Many systems extend dynamic range by use of programmable attenuators. This causes the system intermodulation distortions to vary with attenuation setting. By placing a linearizer before and after the programmable attenuators, the system performance can be optimized at multiple settings.

Thus, the present invention has been described herein with reference to a particular embodiment for a particular application. Those having ordinary skill in the art and access to the present teachings will recognize additional modifications, applications and embodiments within the scope thereof. For example, the illustrative embodiments have been described with reference to circuits and a method for reducing intermodulation distortion in amplifiers and radar receivers. However, the invention is not limited thereto. The linearizer of the present invention may be used in other applications without departing from the scope of the present teachings.

It is therefore intended by the appended claims to cover any and all such applications, modifications and embodiments within the scope of the present invention.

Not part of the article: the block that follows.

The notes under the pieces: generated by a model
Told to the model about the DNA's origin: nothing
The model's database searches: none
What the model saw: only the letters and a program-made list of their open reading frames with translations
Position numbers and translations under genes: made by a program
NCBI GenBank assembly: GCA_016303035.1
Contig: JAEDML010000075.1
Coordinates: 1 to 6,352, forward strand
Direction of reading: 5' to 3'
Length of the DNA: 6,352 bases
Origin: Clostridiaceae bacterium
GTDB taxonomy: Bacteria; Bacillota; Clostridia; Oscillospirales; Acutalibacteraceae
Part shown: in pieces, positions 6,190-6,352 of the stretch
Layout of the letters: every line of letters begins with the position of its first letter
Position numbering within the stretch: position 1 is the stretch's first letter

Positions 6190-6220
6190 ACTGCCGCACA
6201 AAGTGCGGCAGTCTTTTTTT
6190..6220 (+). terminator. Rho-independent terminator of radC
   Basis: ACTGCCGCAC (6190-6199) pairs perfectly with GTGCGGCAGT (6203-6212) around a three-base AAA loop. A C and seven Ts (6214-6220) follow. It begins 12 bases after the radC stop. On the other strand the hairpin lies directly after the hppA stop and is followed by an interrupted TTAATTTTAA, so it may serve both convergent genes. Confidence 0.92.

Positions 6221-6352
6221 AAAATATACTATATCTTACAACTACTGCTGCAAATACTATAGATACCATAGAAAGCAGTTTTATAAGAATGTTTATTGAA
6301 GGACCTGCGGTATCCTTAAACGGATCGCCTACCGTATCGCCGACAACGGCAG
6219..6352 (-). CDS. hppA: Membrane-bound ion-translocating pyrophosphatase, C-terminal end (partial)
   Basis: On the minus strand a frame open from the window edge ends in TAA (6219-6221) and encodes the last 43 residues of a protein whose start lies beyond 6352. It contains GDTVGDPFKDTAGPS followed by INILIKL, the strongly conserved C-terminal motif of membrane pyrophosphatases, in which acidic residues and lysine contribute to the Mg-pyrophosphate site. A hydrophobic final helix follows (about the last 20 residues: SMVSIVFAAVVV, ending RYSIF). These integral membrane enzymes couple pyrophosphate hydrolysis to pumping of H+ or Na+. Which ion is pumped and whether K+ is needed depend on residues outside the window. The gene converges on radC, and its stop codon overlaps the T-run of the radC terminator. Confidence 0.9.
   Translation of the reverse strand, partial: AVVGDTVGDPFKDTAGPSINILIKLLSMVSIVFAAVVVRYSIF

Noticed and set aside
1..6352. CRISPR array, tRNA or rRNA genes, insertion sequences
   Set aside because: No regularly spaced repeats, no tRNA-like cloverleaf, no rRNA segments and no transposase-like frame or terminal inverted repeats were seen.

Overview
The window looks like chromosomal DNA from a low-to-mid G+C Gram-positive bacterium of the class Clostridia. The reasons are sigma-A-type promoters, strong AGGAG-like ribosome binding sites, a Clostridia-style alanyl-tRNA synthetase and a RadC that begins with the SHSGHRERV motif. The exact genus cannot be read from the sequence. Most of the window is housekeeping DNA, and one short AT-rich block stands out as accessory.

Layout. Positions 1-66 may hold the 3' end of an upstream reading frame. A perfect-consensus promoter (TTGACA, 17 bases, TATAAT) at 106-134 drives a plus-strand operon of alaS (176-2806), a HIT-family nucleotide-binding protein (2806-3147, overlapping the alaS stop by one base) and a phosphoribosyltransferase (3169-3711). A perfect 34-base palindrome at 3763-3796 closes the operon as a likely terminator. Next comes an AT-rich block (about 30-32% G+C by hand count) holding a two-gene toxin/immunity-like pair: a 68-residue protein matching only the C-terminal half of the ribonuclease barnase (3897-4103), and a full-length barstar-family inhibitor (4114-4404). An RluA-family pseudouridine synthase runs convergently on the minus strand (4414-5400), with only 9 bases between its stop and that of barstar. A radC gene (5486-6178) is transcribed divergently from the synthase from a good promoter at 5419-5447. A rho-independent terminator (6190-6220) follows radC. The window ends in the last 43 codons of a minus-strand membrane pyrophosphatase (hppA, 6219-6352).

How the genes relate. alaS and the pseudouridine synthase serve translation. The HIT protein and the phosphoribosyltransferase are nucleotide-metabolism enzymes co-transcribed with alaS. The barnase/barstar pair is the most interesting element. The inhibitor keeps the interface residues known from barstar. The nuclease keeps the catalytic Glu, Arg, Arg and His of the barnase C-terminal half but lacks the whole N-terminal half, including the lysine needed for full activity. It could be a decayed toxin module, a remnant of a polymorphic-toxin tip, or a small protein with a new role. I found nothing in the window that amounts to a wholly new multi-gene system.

Accordingly,

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Classifications
U.S. Classification455/114.2, 330/296, 455/239.1, 330/287, 455/114.3
International ClassificationH03F3/04, H04B1/04
Cooperative ClassificationH03F1/32, H04B2001/0441, H04B1/0475, H04B2001/0425
European ClassificationH03F1/32, H04B1/04L
Legal Events
DateCodeEventDescription
Oct 30, 2013FPAYFee payment
Year of fee payment: 4
Feb 16, 2006ASAssignment
Owner name: RAYTHEON COMPANY, MASSACHUSETTS
Free format text: ASSIGNMENT OF ASSIGNORS INTEREST;ASSIGNOR:SMITH, MARLIN C., JR.;REEL/FRAME:017584/0619
Effective date: 20060208
Owner name: RAYTHEON COMPANY,MASSACHUSETTS
Free format text: ASSIGNMENT OF ASSIGNORS INTEREST;ASSIGNOR:SMITH, MARLIN C., JR.;REEL/FRAME:17584/619